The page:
2245th Plenary Meeting, 26th September, 1974
Mr. President, I have already had occasion to congratulate you on your unanimous election, and also to welcome the three new Members to our Organization. On the present occasion I am happy to convey to the Secretary-General, Mr. Kurt Waldheim, our appreciation of his ceaseless endeavours in the cause of peace and in the fulfilment of the principles and purposes of the Charter. We are fortunate indeed in having him as our Secretary-General today, when his views are needed on collective and
co-operative action to tackle the diverse and urgent problems facing mankind at present.
In the 29 years of its existence the United Nations has come to represent the
overwhelming majority of the peoples and nations of the world. While this is indeed a matter for satisfaction, it is the few remaining areas of darkness that command our attention I refer to the flagrant violation of the human rights of the majority of its people by the Government of South Africa, to the blatant refusal of South Africa to vacate Namibia, and to the continuance of the illegal racist regime in Zimbabwe. These continued affronts to the conscience of mankind are nagging reminders that, as long as some members of the human race are in bondage, the others are not wholly free. In our view, this Assembly should therefore consider more effective means of compelling these regimes practising racism to respond positively to the collective will of the world represented by the United Nations.
It is a matter of particular satisfaction to us to welcome the new wind of change in Portugal. Guinea-Bissau has attained independence and world recognition by admission to our Organization. We welcome the installation of an interim Government in Mozambique representing the will and aspirations of its people, and we look forward to welcoming Mozambique soon in our Organization as an independent and sovereign member. This is an irreversible trend and we are confident that the people of Angola
will also win their freedom soon in conditions of peace and honour. India is
appreciative of the decision of the present Government of Portugal to liquidate its colonial empire. This decision will enable Portugal to assume its proper place in the world of today, a place befitting its distinct history and rich culture. I am glad to say that Portugal and India have decided to re-establish diplomatic relations and to develop cultural relations between the two countries.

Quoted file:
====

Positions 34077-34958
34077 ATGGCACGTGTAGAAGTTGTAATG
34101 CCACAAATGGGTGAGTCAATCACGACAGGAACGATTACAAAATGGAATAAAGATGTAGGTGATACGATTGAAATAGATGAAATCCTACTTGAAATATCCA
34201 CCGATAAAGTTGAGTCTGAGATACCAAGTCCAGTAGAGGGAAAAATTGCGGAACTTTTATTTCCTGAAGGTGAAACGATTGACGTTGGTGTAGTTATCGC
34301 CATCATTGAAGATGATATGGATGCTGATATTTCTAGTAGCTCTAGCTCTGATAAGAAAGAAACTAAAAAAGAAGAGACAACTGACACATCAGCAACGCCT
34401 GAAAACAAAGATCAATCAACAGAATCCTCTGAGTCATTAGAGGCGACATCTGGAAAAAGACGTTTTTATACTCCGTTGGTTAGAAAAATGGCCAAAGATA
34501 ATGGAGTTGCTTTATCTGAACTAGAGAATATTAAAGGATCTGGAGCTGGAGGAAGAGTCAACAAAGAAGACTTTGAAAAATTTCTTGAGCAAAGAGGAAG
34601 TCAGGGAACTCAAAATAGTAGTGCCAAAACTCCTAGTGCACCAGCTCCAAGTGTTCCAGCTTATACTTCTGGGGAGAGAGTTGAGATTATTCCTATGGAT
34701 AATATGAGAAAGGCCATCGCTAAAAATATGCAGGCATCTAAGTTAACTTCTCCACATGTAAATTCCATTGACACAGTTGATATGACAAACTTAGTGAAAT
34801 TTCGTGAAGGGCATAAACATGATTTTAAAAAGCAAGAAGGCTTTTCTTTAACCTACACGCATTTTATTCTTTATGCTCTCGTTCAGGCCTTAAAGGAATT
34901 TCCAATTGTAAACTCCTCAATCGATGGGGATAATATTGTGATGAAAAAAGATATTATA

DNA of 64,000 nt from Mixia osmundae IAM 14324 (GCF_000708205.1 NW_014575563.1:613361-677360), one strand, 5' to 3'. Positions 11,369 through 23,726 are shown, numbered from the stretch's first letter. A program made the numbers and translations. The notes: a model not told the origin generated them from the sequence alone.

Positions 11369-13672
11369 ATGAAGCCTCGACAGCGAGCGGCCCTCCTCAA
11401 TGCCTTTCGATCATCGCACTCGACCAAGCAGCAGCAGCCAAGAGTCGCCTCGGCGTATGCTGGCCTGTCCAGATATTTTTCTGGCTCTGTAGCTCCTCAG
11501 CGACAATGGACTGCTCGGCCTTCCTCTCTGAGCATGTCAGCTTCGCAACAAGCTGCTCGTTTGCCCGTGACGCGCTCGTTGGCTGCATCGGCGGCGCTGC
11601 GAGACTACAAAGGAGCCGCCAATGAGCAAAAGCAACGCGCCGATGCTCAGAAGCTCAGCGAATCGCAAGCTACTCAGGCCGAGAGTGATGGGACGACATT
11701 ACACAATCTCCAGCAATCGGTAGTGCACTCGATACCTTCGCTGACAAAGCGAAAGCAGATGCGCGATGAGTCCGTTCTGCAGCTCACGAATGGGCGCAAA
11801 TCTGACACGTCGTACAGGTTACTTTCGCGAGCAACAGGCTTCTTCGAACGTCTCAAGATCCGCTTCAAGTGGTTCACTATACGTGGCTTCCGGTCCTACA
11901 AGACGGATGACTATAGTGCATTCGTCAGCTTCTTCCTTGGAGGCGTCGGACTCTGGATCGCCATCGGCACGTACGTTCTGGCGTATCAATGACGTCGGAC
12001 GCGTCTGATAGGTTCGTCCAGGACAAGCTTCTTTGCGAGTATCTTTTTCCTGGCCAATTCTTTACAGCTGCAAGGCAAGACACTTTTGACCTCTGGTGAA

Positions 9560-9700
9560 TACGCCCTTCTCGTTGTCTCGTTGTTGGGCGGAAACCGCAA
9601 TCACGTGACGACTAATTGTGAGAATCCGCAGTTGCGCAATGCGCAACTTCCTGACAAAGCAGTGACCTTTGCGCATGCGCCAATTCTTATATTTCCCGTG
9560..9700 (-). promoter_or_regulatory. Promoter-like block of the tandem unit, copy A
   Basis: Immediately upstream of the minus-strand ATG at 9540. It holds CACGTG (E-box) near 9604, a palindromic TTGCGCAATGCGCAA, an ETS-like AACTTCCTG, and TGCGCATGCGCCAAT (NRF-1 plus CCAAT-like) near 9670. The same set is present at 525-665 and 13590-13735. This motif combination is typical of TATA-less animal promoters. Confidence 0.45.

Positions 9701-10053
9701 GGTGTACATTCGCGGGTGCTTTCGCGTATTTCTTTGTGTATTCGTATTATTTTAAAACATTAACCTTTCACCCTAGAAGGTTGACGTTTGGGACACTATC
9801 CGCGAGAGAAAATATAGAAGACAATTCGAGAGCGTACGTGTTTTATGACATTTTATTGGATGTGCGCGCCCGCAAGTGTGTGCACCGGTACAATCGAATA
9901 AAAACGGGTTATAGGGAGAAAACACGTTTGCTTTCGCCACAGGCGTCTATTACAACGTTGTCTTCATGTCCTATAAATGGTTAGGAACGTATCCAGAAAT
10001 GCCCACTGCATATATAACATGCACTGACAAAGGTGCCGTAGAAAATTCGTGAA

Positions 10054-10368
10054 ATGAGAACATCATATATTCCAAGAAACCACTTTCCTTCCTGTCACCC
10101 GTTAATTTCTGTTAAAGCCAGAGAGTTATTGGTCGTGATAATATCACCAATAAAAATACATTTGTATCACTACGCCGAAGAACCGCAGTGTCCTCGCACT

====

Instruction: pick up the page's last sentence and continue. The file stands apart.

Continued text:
Now I should like to turn my attention to the areas of conflict. Recent events in Cyprus remind us of the fatal danger of neglecting, until too late, the potential causes of conflict. In 1960 we saw the freeing of Cyprus from colonial rule and its birth as a sovereign, independent and non-aligned State, whose binational character was guaranteed by some external Powers. In retrospect, this curious system of external guarantees has proved to be unwise in principle and self-defeating in practice. Recently, one external intervention led to another and a threat to world peace and security was
thus created. It is the people of Cyprus who suffered greatly as a consequence and all our sympathies are with them in this moment of crisis and uncertainty in their lives. But the fact that all States without exception have declared their respect for the sovereignty, independence and territorial integrity of non-aligned Cyprus is a good augury, for it provides the essential elements for a durable structure of peace and a return to constitutionality. We welcome the negotiations taking place directly between the leaders of the two communities in Cyprus which have been arranged with the assistance of the Secretary-General. We hope that their talks will also encompass future internal constitutional arrangements, and that agreement can be reached at an early date so that the withdrawal of foreign forces now in Cyprus becomes possible. The non-aligned countries have already declared their willingness to be availed for any assistance that they can render.